Skip to main content

DHEA improves impaired activation of Akt and PKC ζ/λ-GLUT4 pathway in skeletal muscle and improves hyperglycaemia in streptozotocin-induced diabetes rats

Buy Article:

$51.00 plus tax (Refund Policy)


Abstract Aim: 

Addition of dehydroepiandrosterone (DHEA) to a cultured skeletal muscle locally synthesizes 5α-dihydrotestosterone (DHT). It induced activation of glucose metabolism-related signalling pathway via protein kinase B (Akt) and protein kinase C zeta/lambda (PKC ζ/λ)-glucose transporter-4 (GLUT4) proteins. However, such an effect of DHEA in vivo remains unclear. Methods: 

Using streptozotocin (STZ)-induced rats with type 1 diabetes mellitus, we tested the hypothesis that a single bout of DHEA injection in the rats improves hyperglycaemia and muscle GLUT4-regulated signalling pathway. After 1 week of STZ injection (55 mg kg−1) with male Wistar rats, fasting glucose concentrations were determined in a blood sample taken from the tail vein. Blood glucose levels were then monitored for 180 min after DHEA or sesame oil (control) was injected (n =10 for each group). Results: 

Blood glucose levels decreased significantly for 30–150 min after 2 mg DHEA injection in the STZ rats. In the skeletal muscle, expression and translocation of GLUT4 protein, phosphorylation of Akt and PKC ζ/λ, and phosphofructokinase and hexokinase enzyme activities increased significantly by DHEA injection. However, DHEA-induced improvements in Akt and PKC ζ/λ-GLUT4 pathways were blocked by a DHT inhibitor. Conclusion:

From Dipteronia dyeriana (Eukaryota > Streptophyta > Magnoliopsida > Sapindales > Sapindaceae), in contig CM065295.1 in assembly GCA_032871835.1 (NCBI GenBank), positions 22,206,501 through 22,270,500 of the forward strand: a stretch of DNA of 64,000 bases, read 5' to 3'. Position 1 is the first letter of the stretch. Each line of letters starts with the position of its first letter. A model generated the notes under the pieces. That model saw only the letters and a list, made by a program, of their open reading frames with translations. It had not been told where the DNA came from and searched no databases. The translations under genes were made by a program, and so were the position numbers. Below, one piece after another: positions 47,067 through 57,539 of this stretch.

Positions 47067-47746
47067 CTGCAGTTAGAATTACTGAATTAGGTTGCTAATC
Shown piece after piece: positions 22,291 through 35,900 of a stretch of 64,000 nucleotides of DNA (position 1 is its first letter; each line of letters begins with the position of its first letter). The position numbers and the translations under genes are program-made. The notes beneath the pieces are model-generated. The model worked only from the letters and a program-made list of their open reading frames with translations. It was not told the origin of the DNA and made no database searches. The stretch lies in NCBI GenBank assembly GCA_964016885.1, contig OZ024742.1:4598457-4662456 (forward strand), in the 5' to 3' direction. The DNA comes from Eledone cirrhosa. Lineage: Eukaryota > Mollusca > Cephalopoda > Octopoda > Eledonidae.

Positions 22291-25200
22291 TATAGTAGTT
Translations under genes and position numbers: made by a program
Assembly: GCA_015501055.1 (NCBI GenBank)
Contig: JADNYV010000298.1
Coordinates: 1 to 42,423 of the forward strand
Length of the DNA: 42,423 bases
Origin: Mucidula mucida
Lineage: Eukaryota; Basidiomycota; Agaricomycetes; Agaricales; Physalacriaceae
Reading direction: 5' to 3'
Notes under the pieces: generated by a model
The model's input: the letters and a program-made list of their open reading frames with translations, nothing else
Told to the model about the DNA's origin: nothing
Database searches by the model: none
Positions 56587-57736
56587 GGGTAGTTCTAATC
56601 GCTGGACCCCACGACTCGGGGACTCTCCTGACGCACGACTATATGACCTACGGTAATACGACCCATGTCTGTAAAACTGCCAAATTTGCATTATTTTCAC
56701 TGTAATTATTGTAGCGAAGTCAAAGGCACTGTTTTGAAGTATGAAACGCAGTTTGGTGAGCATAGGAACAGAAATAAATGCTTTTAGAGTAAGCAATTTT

These results suggest that a single bout of DHEA injection can improve hyperglycaemia and activate the glucose metabolism-related signalling pathway via Akt and PKC ζ/λ-GLUT4 proteins of skeletal muscles in rats. Moreover, these results show that a DHEA-induced increase in muscle glucose uptake and utilization might contribute to improvement in hyperglycaemia in type 1 diabetes mellitus.

Keywords: dehydroepiandrosterone; glucose transporter-4; protein kinase B; protein kinase C ζ/λ

Document Type: Research Article


Affiliations: 1:  Graduate School of Comprehensive Human Sciences, University of Tsukuba, Tsukuba, Ibaraki, Japan 2:  Department of Physical Education, International Pacific University, Okayama City, Okayama, Japan 3:  Center for Disease Biology and Integrative Medicine, The University of Tokyo, Bunkyo-ku, Tokyo, Japan

Publication date: November 1, 2009


Access Key

Free Content
Free content
New Content
New content
Open Access Content
Open access content
Subscribed Content
Subscribed content
Free Trial Content
Free trial content
Cookie Policy
Cookie Policy
Ingenta Connect website makes use of cookies so as to keep track of data that you have filled in. I am Happy with this Find out more